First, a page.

Long Beach Landmark: Broadlind Hotel
by Lindsey Goodrow
A 1920s Bachelor’s Paradise is now a marvel of American Architectural History
Named for its location at the southwest corner of Broadway and Linden Avenue, Broadlind Hotel was instantly marked as an architectural symbol of Long Beach. Throughout the century, the Broadlind has evolved from being an extravagant Roaring Twenties bachelor hub to an adoringly preserved historical landmark. Read along as we uncover the history and architectural significance of one of Long Beach’s oldest hotels.
Broadlind Hotel was designed and erected in 1928 by the architectural firm, Piper & Kahrs. Interestingly, the same year saw both The Lafayette Hotel, which is across from Broadlind, and the Villa Riviera on Ocean be built. Now all three are historical landmarks. The cost to build Broadlind Hotel was around $85,000—or $1.5 million in today’s money—and originally consisted of 33 total rooms on two floors, nestled above a lobby and mezzanine.
The architectural design of this historical hotel was influenced by a magnificent blend of styles: It is dominated by the Italian Renaissance style with its symmetry & geometrical patterns, wide arches, stone columns, and ornately braided concrete. It has hints of American Midwest, noted by the red brick and cream-colored terra cotta exterior. Lastly, the hotel is sprinkled with wrought iron and intricate metalwork common to New Orleans as well as large wooden doors found mostly in Spanish mission-style architecture.
Due to this unique blend of architectural styles, it’s no wonder the Broadlind Hotel has been attracting eyes and patrons for nearly a century and has in recent years been recognized for historical preservation.
In the late 19th century, Long Beach was emerging as a coastal haven for those seeking escape from bustling metropolises like Los Angeles. For this reason, Long Beach experienced rapid growth and urban development. Hotels like the Broadlind Hotel were popping up on every street corner, and these businesses became an integral part of the city's early expansion and prosperity.
Built by bachelors for bachelors, the Broadlind Hotel initially attracted naval officers and sailors to occupy and temporarily live in its rooms while they were docked in Long Beach. The hotel quickly became known for pandering to these men's vices. As the Broadlind was built during the peak of the Prohibition era, the basement was secretly a VIP-only speakeasy, complete with gambling tables and a drinking hall.
Over the next century, the Broadlind would see a great deal of change. Changing of hands, of use, and of significance. During World War II it was used for housing by Navy officers. Years following, it became a combination hotel and apartment complex.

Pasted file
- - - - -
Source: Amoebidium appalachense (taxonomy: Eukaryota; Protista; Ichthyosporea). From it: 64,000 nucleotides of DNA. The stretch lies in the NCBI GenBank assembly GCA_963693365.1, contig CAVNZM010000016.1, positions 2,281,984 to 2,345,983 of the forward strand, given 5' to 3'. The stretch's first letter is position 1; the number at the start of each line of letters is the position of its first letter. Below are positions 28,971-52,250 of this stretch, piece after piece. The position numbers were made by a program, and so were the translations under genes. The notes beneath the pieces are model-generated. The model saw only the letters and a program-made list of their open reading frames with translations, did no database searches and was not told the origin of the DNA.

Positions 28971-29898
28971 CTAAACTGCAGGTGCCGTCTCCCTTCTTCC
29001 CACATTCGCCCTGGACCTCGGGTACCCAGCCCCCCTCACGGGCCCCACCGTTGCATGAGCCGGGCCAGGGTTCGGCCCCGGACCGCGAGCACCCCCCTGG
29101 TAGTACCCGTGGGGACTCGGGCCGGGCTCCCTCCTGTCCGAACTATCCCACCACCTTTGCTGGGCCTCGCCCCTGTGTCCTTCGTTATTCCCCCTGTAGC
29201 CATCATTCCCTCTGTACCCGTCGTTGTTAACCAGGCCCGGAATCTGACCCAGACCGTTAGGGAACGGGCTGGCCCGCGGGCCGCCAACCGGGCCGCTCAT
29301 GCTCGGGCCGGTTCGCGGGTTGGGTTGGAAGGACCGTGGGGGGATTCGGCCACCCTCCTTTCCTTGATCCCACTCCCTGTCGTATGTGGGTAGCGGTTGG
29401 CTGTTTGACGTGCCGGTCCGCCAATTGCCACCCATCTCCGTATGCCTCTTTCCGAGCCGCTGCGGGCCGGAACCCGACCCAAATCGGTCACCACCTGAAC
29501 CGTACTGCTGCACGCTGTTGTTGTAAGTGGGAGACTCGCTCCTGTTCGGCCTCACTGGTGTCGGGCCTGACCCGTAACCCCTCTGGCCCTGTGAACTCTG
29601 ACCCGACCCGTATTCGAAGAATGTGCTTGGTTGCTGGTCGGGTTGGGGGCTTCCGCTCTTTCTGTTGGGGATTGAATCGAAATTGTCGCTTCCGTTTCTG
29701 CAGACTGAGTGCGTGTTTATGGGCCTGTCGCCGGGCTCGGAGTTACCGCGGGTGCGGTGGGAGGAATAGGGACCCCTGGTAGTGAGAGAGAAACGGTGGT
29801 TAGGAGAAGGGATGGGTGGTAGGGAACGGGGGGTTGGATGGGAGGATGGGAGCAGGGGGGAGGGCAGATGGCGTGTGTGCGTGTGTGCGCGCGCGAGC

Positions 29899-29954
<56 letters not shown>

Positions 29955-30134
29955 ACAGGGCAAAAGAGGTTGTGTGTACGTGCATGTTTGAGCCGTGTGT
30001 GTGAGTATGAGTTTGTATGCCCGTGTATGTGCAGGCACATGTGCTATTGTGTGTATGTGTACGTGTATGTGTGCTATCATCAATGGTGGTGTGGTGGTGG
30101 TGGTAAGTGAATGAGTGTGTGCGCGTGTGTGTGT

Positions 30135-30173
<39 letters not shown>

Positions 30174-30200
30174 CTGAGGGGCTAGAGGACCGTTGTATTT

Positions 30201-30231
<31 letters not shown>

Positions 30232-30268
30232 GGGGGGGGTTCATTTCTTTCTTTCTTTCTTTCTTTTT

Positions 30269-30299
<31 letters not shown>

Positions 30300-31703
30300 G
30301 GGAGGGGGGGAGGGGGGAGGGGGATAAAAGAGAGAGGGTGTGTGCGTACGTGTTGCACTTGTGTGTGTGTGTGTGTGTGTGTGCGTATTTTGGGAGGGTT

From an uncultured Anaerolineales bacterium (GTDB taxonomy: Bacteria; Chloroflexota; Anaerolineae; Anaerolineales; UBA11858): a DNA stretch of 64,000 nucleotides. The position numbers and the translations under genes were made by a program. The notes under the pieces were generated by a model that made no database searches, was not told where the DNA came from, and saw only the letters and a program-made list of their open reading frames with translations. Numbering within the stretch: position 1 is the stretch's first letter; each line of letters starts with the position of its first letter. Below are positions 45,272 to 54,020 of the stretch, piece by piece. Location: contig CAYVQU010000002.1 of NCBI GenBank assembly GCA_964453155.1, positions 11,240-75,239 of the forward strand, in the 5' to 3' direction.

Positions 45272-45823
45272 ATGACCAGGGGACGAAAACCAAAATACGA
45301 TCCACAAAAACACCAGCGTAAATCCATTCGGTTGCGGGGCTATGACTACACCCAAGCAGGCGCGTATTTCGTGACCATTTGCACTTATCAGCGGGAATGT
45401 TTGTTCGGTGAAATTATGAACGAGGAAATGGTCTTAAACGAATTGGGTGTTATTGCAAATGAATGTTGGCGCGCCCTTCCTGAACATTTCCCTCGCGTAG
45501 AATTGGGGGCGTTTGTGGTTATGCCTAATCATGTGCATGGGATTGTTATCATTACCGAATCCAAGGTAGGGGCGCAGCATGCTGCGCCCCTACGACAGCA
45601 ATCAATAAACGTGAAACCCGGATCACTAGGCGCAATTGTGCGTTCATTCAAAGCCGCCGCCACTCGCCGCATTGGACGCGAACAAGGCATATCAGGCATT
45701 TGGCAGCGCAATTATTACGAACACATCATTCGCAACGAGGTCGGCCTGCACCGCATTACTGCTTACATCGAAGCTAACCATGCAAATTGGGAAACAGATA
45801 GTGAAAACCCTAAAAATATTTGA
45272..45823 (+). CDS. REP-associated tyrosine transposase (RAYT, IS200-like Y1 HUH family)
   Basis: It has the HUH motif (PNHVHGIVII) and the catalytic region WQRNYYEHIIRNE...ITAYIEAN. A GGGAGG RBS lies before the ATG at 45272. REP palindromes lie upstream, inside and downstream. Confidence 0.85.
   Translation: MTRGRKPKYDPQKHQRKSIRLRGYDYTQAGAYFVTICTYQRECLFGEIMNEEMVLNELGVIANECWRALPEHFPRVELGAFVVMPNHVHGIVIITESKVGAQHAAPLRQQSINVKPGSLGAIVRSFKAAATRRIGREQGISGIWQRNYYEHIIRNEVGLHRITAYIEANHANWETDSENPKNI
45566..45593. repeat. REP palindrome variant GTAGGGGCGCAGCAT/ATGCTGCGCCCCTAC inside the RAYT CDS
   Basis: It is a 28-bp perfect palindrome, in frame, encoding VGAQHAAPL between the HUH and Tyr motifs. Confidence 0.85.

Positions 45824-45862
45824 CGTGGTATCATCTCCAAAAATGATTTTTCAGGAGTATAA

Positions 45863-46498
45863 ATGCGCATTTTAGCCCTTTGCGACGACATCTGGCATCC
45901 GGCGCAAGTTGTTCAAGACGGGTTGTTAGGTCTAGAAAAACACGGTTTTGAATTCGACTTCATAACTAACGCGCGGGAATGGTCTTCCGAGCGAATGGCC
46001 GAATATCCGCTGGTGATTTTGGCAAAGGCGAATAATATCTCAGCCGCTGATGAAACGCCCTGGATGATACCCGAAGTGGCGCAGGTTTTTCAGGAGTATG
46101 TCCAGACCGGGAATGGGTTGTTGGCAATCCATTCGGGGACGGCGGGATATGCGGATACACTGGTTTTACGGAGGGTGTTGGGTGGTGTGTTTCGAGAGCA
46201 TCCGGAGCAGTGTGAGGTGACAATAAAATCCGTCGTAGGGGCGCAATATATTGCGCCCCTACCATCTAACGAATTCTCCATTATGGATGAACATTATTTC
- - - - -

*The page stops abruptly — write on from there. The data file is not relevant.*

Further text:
When the economy collapsed in the 1980s, East Village as a whole became nearly unhabitable, and the hotel stood vacant for many years. The once elegant and bedazzling hotel faced complete abandonment, covered every decade in more dust with more and more Long Beach residents forgetting its very existence.
Fortunately, the 20th century ushered in a newfound interest and appreciation for historical landmarks, and the Broadlind Hotel was no exception. Efforts to preserve this unique architectural delight saw the hotel officially get accepted as a Long Beach Historical Landmark.
The Broadlind, having been dusted off, renovated, and modernly furnished, now stands in its historical glory as a boutique hotel made up of 20 rooms ranging from studios to two-bedroom suites as well as a penthouse—the structure of which gives the building the appearance of having a tower.
In 2014, the vacant basement/prohibition bar was converted into The Blind Donkey, a bar famous for its wide selection of brown liquor. Anyone in Long Beach who is familiar with walking down the stairs to this whiskey bar can now imagine what it was like to sneak down to a hotel speakeasy during the Roaring Twenties.
Today, you can visit the Broadlind Hotel, stay in its storied rooms, and appreciate what it must have been like to live during the Roaring Twenties. The hotel's designation as a historic landmark solidified its place in Long Beach's cultural landscape, ensuring that future generations can appreciate the resilience and endurance embedded in its walls.